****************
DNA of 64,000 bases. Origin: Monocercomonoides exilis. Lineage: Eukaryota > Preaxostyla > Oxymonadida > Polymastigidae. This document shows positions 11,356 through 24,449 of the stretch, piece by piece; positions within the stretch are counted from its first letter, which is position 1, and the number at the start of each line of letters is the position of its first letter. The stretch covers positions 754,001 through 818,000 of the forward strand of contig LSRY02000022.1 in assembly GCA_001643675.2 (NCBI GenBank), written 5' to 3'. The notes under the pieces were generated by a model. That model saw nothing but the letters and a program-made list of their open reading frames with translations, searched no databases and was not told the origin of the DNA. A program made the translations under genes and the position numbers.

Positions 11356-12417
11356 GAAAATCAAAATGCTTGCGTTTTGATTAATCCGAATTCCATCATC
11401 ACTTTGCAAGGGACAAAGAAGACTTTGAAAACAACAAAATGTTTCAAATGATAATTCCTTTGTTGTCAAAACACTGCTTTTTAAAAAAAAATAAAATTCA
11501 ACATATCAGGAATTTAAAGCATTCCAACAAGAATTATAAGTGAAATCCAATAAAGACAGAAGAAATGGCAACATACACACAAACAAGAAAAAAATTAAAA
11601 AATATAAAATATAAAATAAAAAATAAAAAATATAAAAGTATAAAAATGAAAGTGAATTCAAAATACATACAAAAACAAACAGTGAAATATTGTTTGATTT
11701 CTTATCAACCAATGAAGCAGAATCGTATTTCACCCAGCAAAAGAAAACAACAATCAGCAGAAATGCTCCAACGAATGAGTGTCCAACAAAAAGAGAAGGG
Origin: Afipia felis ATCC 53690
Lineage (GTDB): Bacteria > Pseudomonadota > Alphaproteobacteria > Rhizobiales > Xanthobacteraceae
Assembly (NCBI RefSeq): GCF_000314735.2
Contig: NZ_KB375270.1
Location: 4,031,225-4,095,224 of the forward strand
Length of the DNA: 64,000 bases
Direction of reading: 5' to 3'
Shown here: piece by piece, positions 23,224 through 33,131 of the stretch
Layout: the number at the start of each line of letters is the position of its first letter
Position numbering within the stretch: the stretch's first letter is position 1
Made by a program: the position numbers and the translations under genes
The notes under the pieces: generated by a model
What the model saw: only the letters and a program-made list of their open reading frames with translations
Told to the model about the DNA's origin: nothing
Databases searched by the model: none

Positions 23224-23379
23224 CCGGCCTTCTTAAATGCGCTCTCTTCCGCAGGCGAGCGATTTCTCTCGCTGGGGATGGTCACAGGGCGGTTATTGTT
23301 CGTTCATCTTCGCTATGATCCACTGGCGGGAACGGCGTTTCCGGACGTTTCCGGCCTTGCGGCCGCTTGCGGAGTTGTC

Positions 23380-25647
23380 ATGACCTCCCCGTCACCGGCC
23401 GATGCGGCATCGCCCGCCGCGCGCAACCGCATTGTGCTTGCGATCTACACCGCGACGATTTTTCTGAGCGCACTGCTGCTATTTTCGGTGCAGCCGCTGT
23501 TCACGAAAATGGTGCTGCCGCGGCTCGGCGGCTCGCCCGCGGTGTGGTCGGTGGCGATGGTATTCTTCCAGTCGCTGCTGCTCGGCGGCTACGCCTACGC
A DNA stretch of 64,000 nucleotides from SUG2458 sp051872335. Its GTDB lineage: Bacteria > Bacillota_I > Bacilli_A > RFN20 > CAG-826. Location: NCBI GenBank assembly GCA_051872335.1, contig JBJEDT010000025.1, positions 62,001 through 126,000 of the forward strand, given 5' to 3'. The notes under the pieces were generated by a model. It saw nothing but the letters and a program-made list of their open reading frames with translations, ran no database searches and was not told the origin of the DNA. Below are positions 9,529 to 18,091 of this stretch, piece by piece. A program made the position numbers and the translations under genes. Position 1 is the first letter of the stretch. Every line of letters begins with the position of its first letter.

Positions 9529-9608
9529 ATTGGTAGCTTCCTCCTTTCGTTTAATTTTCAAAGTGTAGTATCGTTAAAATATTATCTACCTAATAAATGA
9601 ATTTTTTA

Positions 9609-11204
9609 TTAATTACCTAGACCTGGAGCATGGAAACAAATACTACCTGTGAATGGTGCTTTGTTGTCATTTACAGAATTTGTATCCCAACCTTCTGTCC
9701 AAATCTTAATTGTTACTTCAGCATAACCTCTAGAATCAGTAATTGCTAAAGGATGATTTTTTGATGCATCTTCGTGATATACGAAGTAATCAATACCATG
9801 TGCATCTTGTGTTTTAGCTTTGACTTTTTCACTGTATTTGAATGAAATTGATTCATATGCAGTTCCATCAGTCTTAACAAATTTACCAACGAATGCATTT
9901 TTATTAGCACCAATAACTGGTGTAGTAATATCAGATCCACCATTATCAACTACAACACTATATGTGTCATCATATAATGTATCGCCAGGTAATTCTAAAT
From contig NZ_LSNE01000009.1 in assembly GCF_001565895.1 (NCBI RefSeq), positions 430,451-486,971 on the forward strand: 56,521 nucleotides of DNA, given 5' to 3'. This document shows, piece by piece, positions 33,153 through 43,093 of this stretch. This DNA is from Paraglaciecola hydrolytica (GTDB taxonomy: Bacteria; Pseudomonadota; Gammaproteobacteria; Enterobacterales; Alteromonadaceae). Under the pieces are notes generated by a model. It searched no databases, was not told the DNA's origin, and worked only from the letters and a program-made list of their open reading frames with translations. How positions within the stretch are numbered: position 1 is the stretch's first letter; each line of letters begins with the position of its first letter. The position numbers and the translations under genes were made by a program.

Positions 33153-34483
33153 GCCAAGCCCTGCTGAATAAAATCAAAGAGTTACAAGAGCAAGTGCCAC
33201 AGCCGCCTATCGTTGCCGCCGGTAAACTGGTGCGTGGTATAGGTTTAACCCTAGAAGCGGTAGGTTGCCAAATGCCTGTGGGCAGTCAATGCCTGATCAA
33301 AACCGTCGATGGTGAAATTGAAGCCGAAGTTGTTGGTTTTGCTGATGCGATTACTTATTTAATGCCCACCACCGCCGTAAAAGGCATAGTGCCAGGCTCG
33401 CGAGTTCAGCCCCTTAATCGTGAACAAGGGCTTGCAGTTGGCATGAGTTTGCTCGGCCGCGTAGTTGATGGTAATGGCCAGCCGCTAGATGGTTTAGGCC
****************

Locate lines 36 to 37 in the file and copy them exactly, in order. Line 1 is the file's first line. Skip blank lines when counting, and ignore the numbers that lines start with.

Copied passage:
9701 AAATCTTAATTGTTACTTCAGCATAACCTCTAGAATCAGTAATTGCTAAAGGATGATTTTTTGATGCATCTTCGTGATATACGAAGTAATCAATACCATG
9801 TGCATCTTGTGTTTTAGCTTTGACTTTTTCACTGTATTTGAATGAAATTGATTCATATGCAGTTCCATCAGTCTTAACAAATTTACCAACGAATGCATTT